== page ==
Tea to Coffee – China’s growing coffee production

China- The land of tea, in recent years, both the production and consumption of coffee in China have been growing at double-digit rates.It is estimated that China now produces more coffee than Kenya and Tanzania combined, and consumes more than Australia.

History

Coffee was first introduced to China in the late nineteenth century by a French missionary in Yunnan province, in the southwest of the country. Coffee production subsequently languished for the better part of a century, until 1988 when the Chinese Government, in association with the World Bank and the United Nations Development Programme, initiated a project to regenerate the sector. Large companies like Nestlé also encouraged coffee growing in the region, and as a result production soared.

Coffee is still predominantly grown in Yunnan province, which accounts for over 95% of China’s coffee output. Yunnan is traditionally a tea-growing region, source of the renowned ‘Pu’er’ tea. However, with its mountainous landscape (an average altitude of around 2,000 metres) and mild climate it is well-suited to coffee production. It also borders Vietnam, Laos and Myanmar, in the heart of the coffee belt. It grows exclusively Arabica coffee, and is a large province with an area of 394,000 km and population of 46 million people. There are also small amounts of Robusta grown on the island of Hainan, situated in south China, and in Fujian province, in the southeast.




Coffee production in China has escalated rapidly over the last twenty years. Figures from the Food and Agriculture Organization (FAO) suggest that output in crop year 2013/14 reached 1.9 million bags, and has been roughly doubling every five years.

This would make China the 14th largest producer of coffee in the world, ahead of Costa Rica but behind Nicaragua, compared to the 30th worldwide ten years ago with a level of 361,000 bags.




Private sector interest in China’s coffee production

This growth in production has been encouraged by significant investment in the sector, from both the public and private sector.

Private sector involvement in China’s coffee production has also been growing recently.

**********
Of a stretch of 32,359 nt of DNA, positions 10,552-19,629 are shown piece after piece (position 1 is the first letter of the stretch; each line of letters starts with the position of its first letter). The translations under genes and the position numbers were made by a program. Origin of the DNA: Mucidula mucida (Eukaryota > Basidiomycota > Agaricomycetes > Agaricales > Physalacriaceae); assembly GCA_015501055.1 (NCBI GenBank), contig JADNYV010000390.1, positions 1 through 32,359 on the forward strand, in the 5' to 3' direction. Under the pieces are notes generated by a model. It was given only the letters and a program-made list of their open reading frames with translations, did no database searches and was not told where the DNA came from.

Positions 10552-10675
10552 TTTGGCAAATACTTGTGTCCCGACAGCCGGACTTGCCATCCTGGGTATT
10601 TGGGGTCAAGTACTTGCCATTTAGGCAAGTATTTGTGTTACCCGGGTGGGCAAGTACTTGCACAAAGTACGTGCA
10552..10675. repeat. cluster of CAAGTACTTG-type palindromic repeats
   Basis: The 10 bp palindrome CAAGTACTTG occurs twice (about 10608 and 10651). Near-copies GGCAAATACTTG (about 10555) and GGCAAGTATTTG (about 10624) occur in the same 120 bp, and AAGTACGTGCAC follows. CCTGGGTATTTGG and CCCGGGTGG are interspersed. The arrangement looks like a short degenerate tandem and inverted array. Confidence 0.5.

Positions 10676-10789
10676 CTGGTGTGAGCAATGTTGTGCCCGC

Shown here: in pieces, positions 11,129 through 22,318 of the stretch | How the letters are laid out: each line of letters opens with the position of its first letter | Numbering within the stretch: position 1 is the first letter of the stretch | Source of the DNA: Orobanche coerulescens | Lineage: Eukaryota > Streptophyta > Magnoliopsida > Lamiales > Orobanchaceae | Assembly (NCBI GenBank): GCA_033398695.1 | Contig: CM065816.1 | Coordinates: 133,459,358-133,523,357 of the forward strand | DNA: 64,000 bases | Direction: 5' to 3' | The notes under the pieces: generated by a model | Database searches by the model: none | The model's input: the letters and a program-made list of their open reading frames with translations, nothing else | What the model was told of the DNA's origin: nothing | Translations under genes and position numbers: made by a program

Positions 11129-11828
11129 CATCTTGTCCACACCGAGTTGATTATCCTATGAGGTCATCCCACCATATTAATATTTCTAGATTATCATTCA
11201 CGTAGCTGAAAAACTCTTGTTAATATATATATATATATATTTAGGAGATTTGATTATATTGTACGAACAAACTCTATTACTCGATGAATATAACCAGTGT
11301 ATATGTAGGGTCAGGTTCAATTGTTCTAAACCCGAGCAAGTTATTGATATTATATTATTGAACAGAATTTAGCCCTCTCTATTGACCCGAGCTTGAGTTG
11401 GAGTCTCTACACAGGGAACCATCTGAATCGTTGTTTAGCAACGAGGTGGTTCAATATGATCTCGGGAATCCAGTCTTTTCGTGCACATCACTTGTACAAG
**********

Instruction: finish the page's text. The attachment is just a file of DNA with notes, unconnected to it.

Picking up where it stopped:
Nestlé has been present in Yunnan province since the late 1980s, but has significantly increased its purchasing and investment in the last few years. In 2013, Nestlé signed a memorandum of understanding with the local government of Pu’er to invest in a regional coffee centre. Starbucks has also been looking to expand its presence in the area,opening a farmer support centre in 2012 piloting the adaptation of alternative varietals with an emphasis on improving quality. Furthermore, in October 2014, the coffee trader Volcafe announced plans to partner with a local company, Simao Arabicasm Coffee Company, to source, process and export Chinese coffee beans to the international market.

Yunnan Speciality Arabica Coffee

Arabica production in Yunnan province has been growing substantially, and the Coffee Association of Yunnan has set a target of 4 million bags by 2020. Furthermore, looking at the import/export statistics for China suggests that an increasing proportion of local production is being consumed internally. This trend fits the narrative that companies involved in both supply and demand in China, such as Nestlé and Starbucks, are increasingly investing in Chinese coffee production in order to supply the local market with specifically targeted blends and products. As the preference for Arabica in China continues to rise, this pattern looks likely to continue.

Coffee production in Yunnan region has also been promoted by the decline in tea prices, making coffee significantly more remunerative. Farmers in the area can reportedly make double the income compared to tea over the same land area; farmers are also converting from maize or rice production because of the higher expected return.




Quality

There is some debate over the current quality of China’s production. It is generally considered to fall short of speciality coffee standards, yet is too high to be used purely for local consumption. Most of the Arabica production is fully washed Catimor, although producers have recently been moving towards other varietals including Typica and Bourbon, which can bring a higher return.